A great question that came in via one of our awesome Drink Guy Fan Page fans!
“When watching sports at home, as opposed to the “rowdy” nature of a stadium, sports fans may have the smallest amount of shared company but also the greatest degree of freedom. This is sometimes where the most intense cheering or jeering will take place among particularly devoted sports fans…depending on the company they keep for such an event.
In the case of particularly frustrating and disappointing moments in sport for such a fan, is it appropriate for such extreme reactions as punching a hole in the wall of the house, unbridled and lengthy screaming, crying, acts of destruction to household objects, and other manifestations of joy or anguish? Especially in the presence of another: often a wife, children, or friends who may be significantly less ardent sports fans, or not sports fans at all?”
Interested in your thoughts!
A great question, with a couple dynamics that I think play a role in my answer. (And the bulk of my answer will revolve around the “negative emotions” that are talked about here…obviously the positive emotional excitement of a winning game is just that, positive. It’s how we deal with the disappointment or frustration of our team losing that I think is the real question posed here!)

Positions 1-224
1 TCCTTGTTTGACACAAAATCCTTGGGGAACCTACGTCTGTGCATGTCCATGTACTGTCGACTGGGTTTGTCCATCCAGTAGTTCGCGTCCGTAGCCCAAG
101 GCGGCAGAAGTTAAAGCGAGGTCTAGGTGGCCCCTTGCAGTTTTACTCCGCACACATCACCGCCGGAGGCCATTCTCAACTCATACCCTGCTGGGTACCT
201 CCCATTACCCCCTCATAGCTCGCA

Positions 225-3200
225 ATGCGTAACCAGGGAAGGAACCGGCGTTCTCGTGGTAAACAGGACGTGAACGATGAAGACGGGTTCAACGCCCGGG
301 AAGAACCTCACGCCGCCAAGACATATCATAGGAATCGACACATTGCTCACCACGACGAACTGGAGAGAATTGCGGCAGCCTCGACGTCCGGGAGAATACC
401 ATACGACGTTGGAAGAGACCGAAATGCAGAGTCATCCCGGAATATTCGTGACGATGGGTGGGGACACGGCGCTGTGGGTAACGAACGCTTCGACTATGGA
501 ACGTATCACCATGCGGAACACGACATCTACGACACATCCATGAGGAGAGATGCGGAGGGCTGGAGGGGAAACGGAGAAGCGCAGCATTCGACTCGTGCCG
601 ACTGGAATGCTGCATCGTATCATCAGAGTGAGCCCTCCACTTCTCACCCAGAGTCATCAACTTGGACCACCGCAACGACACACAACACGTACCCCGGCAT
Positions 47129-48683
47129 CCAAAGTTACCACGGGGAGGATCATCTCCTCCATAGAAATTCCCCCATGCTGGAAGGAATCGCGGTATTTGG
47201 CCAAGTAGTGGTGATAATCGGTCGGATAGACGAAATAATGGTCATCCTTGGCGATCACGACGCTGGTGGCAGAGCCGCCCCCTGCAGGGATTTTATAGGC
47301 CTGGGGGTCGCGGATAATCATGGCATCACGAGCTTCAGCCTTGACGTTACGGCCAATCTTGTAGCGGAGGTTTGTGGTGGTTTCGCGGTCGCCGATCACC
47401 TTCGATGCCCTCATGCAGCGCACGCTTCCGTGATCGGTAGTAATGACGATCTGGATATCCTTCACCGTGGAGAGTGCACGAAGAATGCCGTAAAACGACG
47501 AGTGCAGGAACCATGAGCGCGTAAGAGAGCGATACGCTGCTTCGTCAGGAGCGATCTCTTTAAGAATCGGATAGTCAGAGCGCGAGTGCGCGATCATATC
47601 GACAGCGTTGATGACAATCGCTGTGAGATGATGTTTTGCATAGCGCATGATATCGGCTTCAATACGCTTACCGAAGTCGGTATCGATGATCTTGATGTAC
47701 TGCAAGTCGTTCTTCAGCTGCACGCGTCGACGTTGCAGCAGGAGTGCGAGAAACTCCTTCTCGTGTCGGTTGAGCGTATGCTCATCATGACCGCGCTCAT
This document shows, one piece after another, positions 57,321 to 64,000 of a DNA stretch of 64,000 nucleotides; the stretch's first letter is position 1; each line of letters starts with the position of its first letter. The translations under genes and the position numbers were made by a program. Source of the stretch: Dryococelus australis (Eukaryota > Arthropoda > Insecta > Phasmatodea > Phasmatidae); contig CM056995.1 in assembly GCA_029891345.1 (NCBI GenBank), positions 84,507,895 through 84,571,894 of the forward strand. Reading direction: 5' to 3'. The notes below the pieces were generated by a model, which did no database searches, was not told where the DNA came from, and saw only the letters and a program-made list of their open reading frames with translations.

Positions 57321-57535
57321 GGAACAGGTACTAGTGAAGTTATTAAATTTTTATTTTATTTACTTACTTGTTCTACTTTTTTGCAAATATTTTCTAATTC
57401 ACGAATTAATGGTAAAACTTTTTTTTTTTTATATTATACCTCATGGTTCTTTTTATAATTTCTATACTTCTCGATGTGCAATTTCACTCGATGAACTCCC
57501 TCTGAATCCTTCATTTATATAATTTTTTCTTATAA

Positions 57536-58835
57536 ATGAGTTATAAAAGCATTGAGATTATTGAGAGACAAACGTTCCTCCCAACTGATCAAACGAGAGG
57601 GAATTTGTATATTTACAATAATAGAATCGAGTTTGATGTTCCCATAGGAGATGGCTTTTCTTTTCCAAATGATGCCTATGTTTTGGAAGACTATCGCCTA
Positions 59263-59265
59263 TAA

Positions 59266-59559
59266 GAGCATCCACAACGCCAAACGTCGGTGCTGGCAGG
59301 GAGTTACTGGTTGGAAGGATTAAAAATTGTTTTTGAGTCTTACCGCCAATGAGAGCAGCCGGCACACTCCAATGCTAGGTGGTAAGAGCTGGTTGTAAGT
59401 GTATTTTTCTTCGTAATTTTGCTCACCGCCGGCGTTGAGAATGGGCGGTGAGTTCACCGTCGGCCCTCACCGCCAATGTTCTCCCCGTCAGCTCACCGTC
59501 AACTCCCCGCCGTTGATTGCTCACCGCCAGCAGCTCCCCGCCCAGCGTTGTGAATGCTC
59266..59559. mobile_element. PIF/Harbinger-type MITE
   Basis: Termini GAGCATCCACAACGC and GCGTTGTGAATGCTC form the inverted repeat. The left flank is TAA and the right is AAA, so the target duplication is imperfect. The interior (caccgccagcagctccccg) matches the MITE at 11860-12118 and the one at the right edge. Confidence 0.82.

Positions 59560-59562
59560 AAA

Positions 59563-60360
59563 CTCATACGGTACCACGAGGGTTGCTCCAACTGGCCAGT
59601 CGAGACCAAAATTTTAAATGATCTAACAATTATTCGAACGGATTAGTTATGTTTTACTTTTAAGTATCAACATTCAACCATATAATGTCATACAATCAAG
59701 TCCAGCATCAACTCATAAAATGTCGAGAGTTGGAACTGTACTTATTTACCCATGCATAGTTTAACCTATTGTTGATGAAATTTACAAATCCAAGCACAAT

And funny enough, though not one to watch sports on the TV much, I have recently done so quite passionately! The 2010 Winter Olympics created much excitement, and some frustration lol, for Canadians…the final hockey game between Canada and the US found me with a group of friends and family, emotional highs and lows, and a huge amount of excitement and stress!
The first dynamic is, who are you normally, outside of this “sport fan” persona? If you are a spouse/parent/friend who is a person that exhibits much love, respect, and balanced emotions with the people you have in your life, and they feel “safe” with you, then I think that is a different situation then if you are normally a person who has big emotional swings and your spouse/children/friends find themselves on “pins and needles” with you on a regular basis.